Different Competencies - Deepstash

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The reasons why people become incompetent at work

Different Competencies

The skills that made a great performer excel, the aggression and the drive, did not translate well when the same performer was in charge of a team, where other skills like people management come into play.

The best teacher of the school cannot be simply promoted as a school principal.

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SIMILAR ARTICLES & IDEAS:

Promotion of Position = Demotion of Value
Promotion of Position = Demotion of Value

When a person is promoted, they usually turn to different responsibilities and roles which requires completely different skills and insights.

Later on, the company will notice that they made a mistake in choosing the right person but will not want to admit it. As a result, the position will be maintained but will either end up unfilled due to voluntary resignation or imminent dismissal of the person.

Experience is not everything
Experience is a good thing, but this does not automatically make an employee the best person to be promoted to a more responsible job.

Before promoting an employee, the company should know the employee's level of knowledge, skills and ambitions. They should know if that person really deserves that spot. 

The Peter Principle
The Peter Principle

It refers to an observation wherein people who perform well in their job gets promoted until eventually, they will reach a stage where they are incompetent for that job.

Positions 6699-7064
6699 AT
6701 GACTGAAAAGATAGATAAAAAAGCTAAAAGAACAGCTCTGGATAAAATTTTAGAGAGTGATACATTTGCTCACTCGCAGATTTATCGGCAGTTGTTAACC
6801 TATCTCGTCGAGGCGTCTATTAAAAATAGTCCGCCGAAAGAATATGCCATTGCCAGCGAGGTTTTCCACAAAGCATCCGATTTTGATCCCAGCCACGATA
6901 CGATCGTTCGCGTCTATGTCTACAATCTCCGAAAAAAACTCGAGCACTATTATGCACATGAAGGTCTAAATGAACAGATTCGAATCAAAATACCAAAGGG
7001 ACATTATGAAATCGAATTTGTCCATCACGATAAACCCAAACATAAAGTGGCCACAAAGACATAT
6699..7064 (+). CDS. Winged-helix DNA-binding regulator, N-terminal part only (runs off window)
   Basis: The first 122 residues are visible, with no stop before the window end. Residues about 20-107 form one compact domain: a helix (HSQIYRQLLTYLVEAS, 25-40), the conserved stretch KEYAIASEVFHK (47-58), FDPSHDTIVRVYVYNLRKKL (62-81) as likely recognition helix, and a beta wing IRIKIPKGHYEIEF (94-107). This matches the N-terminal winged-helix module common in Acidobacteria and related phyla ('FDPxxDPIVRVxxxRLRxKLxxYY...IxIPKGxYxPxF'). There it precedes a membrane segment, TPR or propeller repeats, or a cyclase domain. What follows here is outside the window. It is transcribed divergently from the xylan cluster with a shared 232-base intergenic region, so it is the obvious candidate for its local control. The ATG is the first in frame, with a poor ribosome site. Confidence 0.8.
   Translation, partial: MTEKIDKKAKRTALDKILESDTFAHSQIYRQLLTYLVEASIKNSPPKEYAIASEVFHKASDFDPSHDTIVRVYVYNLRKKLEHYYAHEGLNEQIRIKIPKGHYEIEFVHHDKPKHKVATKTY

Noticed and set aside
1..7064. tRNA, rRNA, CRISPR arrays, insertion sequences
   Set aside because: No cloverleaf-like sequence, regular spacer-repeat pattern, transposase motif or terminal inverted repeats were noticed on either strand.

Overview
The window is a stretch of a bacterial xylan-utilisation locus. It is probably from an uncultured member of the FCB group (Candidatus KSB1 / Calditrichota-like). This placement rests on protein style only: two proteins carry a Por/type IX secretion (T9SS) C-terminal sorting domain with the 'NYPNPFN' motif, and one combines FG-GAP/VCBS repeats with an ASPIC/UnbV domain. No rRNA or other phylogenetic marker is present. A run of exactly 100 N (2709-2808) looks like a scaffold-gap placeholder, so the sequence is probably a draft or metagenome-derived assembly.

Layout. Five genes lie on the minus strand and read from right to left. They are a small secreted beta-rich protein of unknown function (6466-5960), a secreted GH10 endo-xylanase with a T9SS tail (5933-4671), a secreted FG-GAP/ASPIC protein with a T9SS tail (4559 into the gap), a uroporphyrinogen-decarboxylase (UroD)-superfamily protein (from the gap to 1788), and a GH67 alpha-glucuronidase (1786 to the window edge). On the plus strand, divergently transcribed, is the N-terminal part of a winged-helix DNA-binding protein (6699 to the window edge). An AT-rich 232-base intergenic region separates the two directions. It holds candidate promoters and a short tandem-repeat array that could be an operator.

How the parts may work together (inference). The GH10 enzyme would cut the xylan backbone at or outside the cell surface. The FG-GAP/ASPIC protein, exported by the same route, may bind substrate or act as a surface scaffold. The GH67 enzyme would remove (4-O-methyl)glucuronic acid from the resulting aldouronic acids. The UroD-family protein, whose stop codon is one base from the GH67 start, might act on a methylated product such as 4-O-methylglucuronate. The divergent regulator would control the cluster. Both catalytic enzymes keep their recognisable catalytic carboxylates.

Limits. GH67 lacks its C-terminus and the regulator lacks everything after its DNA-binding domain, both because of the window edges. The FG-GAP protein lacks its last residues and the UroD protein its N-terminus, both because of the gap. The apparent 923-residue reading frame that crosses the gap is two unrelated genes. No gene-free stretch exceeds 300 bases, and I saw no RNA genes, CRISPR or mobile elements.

The Evidence for the Peter Principle

A study looked at promotions and performance of some 40,000 sales workers across 131 firms.

It showed that the best salespeople as measured by sales revenue are more likely to be promoted (top figure) but their value added as managers actually declines in their sales revenues (bottom figure).

The "Purpose" of Promoting Workers
  • To assign the suitable person to the managerial role.
  • To motivate workers excel in their current roles.

However, If firms promoted workers on the basis of managerial potential rather than current performance, employees may have fewer incentives to work as hard.

The Peter Principle

Also known as The Peter principle of Incompetence, it claims that people who do their job well are promoted to positions of greater responsibility, and so on, until they reach a position in which they are incompetent, so they remain stuck in that position.

Dilbert Principle

The Dilbert Principle refers to the idea that incompetent employees are being promoted to prevent them from causing harm, since higher level positions don't need to be involved in the production of the company, while people that perform well are retained to production jobs, to keep the company going forward.

The Dilbert Principle is just a variation of the Peter Principle and critics think that this principle is only valuable for amusement. 

Dilbert

Is a famous comic strip created by  Scott Adams that shows a humorous look in office life, but also manifests lessons on behavioral economics.

In a series of cartoons published throughout the 1990s, he coined the term the Dilbert Principle. The concept was so successful that in 1996 the book “The Dilbert Principle” was created, which became very successful and it ended up selling over a million copies.